p.84, Pettigrew & Stephens opened in 1901 and had a pneumatic tube system.
p.168, Photograph of an "Aldershot store" [presumably Thomas White] in the early 1950s with an exposed pneumatic tube.
MUNRO, Neil. Jimmy Swan (Edinburgh: Birlinn, 2002) p.89 "What ails ye at a cash railway, man? Or if ye canna hae a railway, can ye no' keep your cash beside your coonter."
MURPHY, W.S. Modern drapery and allied trades, wholesale and retail. (London: Gresham, 1915). Vol.3,p.79 "The cash railway .. was the forerunner of several systems for mechanically transmitting money to a central point, and is still in operation in many houses... The best form of cash carrier is the Lamson pneumatic tube."
NAUGHTIE, James. The accidental American: Tony Blair and the presidency. (Public Affairs, 2004) p. 159, "Money and receipts from the sales desk to the cashier and back again, with much rattling and whooshing as the little canisters whizzed up the pipe."
NELSON, Sarah M. Denver: an archaeological history. (Univ. Pennsylvania Press, 2001) p.229 "No archaeologist has evidently unearthed examples of pneumatic tubes in the dry goods stores that sucked up cylinders of cash from the clerk's station and blew them back from the central cashier's booth with change and receipt. And if not the pneumatic tube, the overhead wire that carried baskets within payments to the cashier's box overhead and beyond and back. (The clerk sent the basket on its way with a pull cord that gave it a mighty push, which the carrier reciprocated.) Thus the marvels of modern merchandising before the cash register gave way to the computer and cash drawer."
NESBITT, R. At Arnotts of Dublin 1843-1993. (Dublin: A & A Farmar, 1993) p.37,"A Lamson cash ball railway system was ordered for the temporary shop" [in Abbey Street, following a fire on 4 May 1894]. p.44, "The lifts and the Lamson pneumatic cash system worked off the same engines" [in 1899]. p.117, "On one occasion a boy, Tommy Creighton, caught a mouse and put it into one of the Lamson tube carriers and ran down to the cash office to see the effect. Imagine the uproar among the ladies when the carrier was opened!" p.129, "To cope with the work of giving change in our increasing cash trade we installed after the war a new Lamson pneumatic tube cash system. This was inadequate. In busy departments at lunchtime peaks the delivery of change was at times so slow that the senior superintendent, Martin Lawless, would run downstairs to find out what had happened to it or, in desperation and somewhat to the surprise of the customer, give change out of his own pocket. Within about fifteen years most of the retail departments on the ground floor had cash registers."
NEWARK, Roger. Your change, madam. Letter in Best of British, August 2011, p72. Recalls the system in Evans and Davies, Palmers Green and includes my photograph of the Gipe system in Grouts.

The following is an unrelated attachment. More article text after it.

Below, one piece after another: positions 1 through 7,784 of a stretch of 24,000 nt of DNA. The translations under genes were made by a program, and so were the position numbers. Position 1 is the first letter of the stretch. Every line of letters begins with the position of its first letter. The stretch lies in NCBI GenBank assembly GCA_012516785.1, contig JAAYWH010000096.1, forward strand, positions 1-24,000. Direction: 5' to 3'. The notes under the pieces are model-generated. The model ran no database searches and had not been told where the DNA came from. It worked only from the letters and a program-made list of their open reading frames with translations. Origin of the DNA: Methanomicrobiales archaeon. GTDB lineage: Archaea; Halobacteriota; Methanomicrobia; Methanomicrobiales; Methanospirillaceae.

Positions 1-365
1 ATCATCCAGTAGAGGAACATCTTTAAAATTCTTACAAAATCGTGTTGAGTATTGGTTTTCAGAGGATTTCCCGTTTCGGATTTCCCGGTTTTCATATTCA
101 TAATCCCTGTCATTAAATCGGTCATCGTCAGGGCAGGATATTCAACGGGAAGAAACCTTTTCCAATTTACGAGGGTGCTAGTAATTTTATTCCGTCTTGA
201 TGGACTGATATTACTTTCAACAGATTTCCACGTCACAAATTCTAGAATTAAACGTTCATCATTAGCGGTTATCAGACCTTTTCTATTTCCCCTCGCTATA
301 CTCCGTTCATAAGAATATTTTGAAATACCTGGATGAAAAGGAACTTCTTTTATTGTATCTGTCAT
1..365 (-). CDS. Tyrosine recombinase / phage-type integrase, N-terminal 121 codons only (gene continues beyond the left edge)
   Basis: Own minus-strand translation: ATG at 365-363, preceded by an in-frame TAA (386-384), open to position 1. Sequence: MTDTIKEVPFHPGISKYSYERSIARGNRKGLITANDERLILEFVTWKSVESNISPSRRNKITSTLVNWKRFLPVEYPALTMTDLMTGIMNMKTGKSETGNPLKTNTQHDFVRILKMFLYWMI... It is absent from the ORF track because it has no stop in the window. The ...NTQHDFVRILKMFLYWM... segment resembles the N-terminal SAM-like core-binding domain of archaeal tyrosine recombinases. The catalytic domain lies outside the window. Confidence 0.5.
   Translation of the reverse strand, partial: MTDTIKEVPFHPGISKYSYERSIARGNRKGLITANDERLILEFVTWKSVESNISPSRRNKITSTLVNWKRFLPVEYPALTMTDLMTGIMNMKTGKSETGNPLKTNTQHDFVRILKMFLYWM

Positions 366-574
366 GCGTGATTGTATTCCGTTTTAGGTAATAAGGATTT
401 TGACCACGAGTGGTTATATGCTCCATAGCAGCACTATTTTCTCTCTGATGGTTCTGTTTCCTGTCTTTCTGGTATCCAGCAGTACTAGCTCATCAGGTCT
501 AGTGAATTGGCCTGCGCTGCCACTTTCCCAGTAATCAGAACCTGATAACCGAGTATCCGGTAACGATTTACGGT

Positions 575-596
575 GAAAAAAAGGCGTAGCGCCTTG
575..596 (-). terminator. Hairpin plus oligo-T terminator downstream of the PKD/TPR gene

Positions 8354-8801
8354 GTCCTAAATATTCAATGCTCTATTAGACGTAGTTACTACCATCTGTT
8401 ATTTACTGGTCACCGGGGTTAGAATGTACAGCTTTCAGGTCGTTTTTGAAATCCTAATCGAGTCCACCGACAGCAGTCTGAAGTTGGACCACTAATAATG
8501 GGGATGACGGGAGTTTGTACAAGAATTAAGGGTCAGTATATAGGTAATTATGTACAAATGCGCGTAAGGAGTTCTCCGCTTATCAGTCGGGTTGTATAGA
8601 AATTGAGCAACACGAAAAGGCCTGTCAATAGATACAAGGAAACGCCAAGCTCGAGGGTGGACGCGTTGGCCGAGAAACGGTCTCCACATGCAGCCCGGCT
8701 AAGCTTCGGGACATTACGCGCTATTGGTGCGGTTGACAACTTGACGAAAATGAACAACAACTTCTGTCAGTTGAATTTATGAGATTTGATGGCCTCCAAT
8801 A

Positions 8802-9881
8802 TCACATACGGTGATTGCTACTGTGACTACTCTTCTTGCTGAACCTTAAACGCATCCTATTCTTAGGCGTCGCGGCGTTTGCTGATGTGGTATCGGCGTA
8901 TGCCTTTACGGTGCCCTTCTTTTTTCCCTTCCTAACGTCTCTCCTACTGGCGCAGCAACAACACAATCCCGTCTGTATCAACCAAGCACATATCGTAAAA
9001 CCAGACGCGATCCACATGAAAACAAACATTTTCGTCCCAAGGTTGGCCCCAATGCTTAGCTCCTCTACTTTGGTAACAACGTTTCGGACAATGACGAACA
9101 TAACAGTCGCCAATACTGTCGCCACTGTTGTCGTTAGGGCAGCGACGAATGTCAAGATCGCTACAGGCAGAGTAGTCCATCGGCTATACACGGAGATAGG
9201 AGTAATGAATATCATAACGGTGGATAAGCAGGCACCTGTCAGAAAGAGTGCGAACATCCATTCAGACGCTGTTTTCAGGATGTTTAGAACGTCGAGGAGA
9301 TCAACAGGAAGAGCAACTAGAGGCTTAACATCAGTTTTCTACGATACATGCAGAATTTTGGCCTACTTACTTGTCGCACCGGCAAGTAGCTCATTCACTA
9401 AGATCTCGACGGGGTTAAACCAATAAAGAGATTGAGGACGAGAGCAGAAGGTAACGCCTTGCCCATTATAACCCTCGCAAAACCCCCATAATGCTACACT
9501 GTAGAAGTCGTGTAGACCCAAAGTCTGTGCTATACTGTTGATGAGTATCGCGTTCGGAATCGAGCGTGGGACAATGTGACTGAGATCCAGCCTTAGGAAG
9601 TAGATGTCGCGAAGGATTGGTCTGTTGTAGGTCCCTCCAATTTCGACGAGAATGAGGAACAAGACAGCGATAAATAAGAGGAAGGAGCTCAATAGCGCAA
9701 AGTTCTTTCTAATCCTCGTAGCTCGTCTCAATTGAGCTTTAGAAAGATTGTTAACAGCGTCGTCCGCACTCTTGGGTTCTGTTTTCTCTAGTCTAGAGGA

New Zealand Tablet, 15 Feb. 1889, p.25 "Notes on a trip from Wellington, N.Z., to Boston (Mass.), United States... I may mention what struck me as a very neat invention.. the Cash Railway System which is used in all the stores in the States. Two brass lines of rail run all round the shop or store; there are little baskets of brass wire suspended over the counters, and when cash is received it is put into a hollow wooden ball and placed in the basket."
NICHOLSON, Arnold. Acme Markets, Inc., 1891-1967: from corner grocery to supermarket chain. (Acme Markets, 1967) "The American Stores put butchers in the stores... Meat sales were cleared through the store cashier via a small cylinder on an overhead wire that sped the sales slip and cash to her and returned the change."
O'HARA, John. The O'Hara generation. (Random House, 1969) p. 327 "Customers had to wait while their money was sent to the back of the store on an overhead trolley, change made, and the change returned in the wooden cup that was screwed to the trolley wire. Tom never did put in an electric cash register."
O'NEILL, Gilda. My East End: a history of cockney London. (London: Viking, 1999) p.204 "There were .. big department stores such as those in Whitechapel, Stratford and Leytonstone... The wat they used to handle the money fascinated me. You would pay your money over the counter and the assistant would put it with the receipt in this little cylinder sort of thing, which she then hooked on to this overhead rail and - whoosh! - it would take off across the shop like a rocket to the cashier's booth."
Occupational psychology (date unknown) p.321 "Departmental store IV. In this South London store a study has been made of the working conditions of the cashiers. Alterations in the tube room machinery and desks have been introduced, yielding an increase in speed per transaction of 9.4 per cent."
Official year book of New South Wales (Commonwealth Bureau of Census and Statistics, 1887) p.646 "Order 15 included .. the manufactures of scales, cash railway systems ... All these miscellaneous manufacturing mechanical industries, 24 in number, were within the boundaries of the metropolis."